Shopping the Greater Denver Area, Colorado Springs and in-between in Colorado. 31 year old male and willing to travel!
I'm way too simple-minded to really understand this stuff but I think I'm hearing something akin to, "Stickin' it to the man" so, yeah. Right on! Fight the power and eat the rich! That - I do find exciting!

sestrahelena
@sestrahelena wrote:

I'm way too simple-minded to really understand this stuff but I think I'm hearing something akin to, "Stickin' it to the man" so, yeah. Right on! Fight the power and eat the rich! That - I do find exciting!

I’ll try to explain it as simply as possible.

GameStop, a dying publically trading company exists.

Typical Situation: Hedge Funds looks at GameStop and see it as a money opportunity: I’ll borrow your equity with interest from the “borrower” (the broker) and sell it for $50 per share to others. How do hedge funds make money? They buy back the shares are a lower price, say $20/share. So when they “return” the equity they borrowed, the hedge fund made $30/share. That money adds up when you’re talking about millions of shares, right?

So guess what, how do you increase the stock price? Buy into it. Lots and lots of people buying into it and now the stock is say $200/share. Now let’s look at the same situation again (I bolded the differences):

What’s happening: Hedge Funds looks at GameStop and see it as a money opportunity: I’ll borrow your equity with interest from the “borrower” (the broker) and sell it for $50 per share to others. How do hedge funds make money? People are suddenly buying stocks to RAISE the stock price to like $100/share. If the hedge funds try to buy back now, they’ll LOSE $50/share now because they would buy higher than what they sold it for. Thus, they buy into the market to protect themselves to hold on until more people sell off to drop the stock prices. The problem is, the hedge funds buying + people continuing to buy = stock price now at $200/share. And it keeps getting worse for the hedge funds because the stock price isn’t dropping to what they sold the shares at.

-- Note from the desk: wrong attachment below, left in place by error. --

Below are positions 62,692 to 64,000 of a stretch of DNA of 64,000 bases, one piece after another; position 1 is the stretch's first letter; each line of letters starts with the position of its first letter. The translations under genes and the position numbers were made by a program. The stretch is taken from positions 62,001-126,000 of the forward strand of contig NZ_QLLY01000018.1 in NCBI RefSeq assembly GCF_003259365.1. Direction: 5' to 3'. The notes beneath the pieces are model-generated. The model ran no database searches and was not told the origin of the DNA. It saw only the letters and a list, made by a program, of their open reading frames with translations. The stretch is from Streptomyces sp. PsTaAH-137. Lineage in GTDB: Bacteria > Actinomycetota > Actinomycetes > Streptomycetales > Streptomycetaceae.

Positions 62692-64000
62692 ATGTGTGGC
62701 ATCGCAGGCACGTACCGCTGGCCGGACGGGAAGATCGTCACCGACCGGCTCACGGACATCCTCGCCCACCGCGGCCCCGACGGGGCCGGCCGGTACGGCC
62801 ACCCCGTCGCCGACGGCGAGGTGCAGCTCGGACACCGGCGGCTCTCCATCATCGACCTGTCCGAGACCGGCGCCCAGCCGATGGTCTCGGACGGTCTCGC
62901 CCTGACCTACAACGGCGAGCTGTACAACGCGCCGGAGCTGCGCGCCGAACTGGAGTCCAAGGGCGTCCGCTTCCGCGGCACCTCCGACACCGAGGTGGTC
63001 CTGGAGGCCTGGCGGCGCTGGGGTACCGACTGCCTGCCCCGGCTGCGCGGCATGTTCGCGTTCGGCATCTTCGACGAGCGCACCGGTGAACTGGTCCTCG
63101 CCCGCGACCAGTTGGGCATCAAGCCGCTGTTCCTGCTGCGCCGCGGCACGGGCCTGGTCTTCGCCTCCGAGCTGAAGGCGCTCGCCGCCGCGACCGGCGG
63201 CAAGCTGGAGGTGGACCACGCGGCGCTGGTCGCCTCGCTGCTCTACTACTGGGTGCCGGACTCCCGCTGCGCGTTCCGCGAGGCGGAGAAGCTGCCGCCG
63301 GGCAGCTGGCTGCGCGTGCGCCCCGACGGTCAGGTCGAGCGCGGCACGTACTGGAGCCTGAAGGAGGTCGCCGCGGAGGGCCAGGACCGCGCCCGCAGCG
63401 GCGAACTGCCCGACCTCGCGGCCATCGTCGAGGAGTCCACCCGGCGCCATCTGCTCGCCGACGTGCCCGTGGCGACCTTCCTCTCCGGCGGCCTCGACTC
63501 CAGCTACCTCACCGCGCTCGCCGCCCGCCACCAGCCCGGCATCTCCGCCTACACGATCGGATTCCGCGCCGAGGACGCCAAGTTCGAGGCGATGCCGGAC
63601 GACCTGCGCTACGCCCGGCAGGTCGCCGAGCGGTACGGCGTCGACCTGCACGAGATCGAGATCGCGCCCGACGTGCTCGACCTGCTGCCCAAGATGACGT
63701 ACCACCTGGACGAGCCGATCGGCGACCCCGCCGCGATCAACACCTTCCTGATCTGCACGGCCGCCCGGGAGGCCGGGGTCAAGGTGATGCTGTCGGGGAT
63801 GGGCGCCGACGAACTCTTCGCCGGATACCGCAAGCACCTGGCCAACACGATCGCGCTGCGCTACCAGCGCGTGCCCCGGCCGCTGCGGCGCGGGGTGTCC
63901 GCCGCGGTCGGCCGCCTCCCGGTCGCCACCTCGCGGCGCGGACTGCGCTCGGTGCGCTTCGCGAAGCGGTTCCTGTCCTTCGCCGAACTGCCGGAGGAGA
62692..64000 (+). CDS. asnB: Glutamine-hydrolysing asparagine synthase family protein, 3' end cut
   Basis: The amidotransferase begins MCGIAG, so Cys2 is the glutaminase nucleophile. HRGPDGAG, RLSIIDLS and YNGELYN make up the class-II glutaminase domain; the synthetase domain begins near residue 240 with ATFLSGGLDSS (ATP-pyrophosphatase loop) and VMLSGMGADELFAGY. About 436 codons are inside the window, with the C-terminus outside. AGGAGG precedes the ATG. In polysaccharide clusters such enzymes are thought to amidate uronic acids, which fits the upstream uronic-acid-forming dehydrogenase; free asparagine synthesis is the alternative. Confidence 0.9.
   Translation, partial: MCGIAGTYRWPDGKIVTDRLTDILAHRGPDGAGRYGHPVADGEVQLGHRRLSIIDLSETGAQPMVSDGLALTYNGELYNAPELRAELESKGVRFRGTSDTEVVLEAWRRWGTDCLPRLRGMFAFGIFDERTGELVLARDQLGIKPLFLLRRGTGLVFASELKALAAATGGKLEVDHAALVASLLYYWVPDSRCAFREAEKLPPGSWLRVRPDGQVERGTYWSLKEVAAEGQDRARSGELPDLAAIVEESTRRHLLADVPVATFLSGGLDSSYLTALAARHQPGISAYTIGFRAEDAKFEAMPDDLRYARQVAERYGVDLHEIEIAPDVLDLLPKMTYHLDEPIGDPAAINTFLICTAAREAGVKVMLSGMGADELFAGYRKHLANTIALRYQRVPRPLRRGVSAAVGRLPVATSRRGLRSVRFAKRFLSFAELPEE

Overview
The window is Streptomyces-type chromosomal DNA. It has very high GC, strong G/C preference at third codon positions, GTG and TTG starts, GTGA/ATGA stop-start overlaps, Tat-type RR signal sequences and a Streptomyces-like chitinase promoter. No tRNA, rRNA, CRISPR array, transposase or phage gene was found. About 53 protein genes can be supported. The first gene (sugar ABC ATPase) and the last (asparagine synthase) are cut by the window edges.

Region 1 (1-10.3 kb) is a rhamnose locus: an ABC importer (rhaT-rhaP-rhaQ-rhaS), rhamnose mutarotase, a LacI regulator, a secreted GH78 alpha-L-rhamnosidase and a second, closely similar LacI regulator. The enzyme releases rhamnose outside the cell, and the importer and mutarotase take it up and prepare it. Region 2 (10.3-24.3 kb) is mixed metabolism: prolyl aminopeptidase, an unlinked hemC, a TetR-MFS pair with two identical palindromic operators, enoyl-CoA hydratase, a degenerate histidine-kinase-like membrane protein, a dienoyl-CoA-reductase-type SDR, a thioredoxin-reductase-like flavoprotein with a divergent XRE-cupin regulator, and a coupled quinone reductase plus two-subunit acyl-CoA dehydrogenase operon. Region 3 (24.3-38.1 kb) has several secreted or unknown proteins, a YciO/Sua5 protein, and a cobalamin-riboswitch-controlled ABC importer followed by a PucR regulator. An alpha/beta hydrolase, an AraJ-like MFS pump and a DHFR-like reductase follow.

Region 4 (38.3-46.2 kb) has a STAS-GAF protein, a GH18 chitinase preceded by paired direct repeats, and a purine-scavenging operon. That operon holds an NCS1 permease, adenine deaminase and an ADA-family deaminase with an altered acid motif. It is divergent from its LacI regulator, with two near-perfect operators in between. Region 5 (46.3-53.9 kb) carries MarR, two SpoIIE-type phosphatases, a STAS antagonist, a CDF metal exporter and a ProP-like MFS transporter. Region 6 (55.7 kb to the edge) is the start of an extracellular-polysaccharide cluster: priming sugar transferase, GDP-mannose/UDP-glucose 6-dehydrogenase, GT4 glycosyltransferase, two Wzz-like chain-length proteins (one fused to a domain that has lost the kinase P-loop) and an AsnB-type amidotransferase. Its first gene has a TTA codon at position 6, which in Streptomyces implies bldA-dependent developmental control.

Hope that helps explain things in the most simple terms I can smiling smiley

Shopping the Greater Denver Area, Colorado Springs and in-between in Colorado. 31 year old male and willing to travel!
Thanks, T. I kinda get it but then there are all the "what ifs" than might make my brain explode so I'll stay in my (slow) lane!

sestrahelena
Dumb question: So, is that robinhood app the only way people can buy stocks? Didn't there used to be a lot of websites for that when DIY stock buying got big in the early 90s? Why don't people use other websites if RH is implementing restrictions?

sestrahelena
@sestrahelena wrote:

Dumb question: So, is that robinhood app the only way people can buy stocks? Didn't there used to be a lot of websites for that when DIY stock buying got big in the early 90s? Why don't people use other websites if RH is implementing restrictions?

RH is very simple and attracts the mass public.

Robinhood is just a brokerage, like Fidelity, E*TRADE, etc.

The retail investor purchase stocks through brokerages.

The major differences are the types of brokerage accounts available, like a taxable account (Robinhood and what a lot of people are using right now), then there are you retirement accounts like IRA’s, TSP’s and 401k’s. Within those, you’re also purchasing stocks directly or indirectly (mutual funds and ETF’s).

Hope that helped answer your question!

Shopping the Greater Denver Area, Colorado Springs and in-between in Colorado. 31 year old male and willing to travel!
This whole situation is exacerbated because of both official and unofficial 'deregulation' of the markets. Until about twenty years ago the enforced rules about 'short selling' required that a brokerage house (Robinhood, Ameritrade, Schwab, ETrade, Raymond James etc.) have shares of a stock available to be lent to someone who wanted to sell it short. Under that rule, hedge funds and others could NOT sell short a stock where there were not actually shares available for them to sell. Legally stock shares held in retirement accounts can not be loaned for selling short.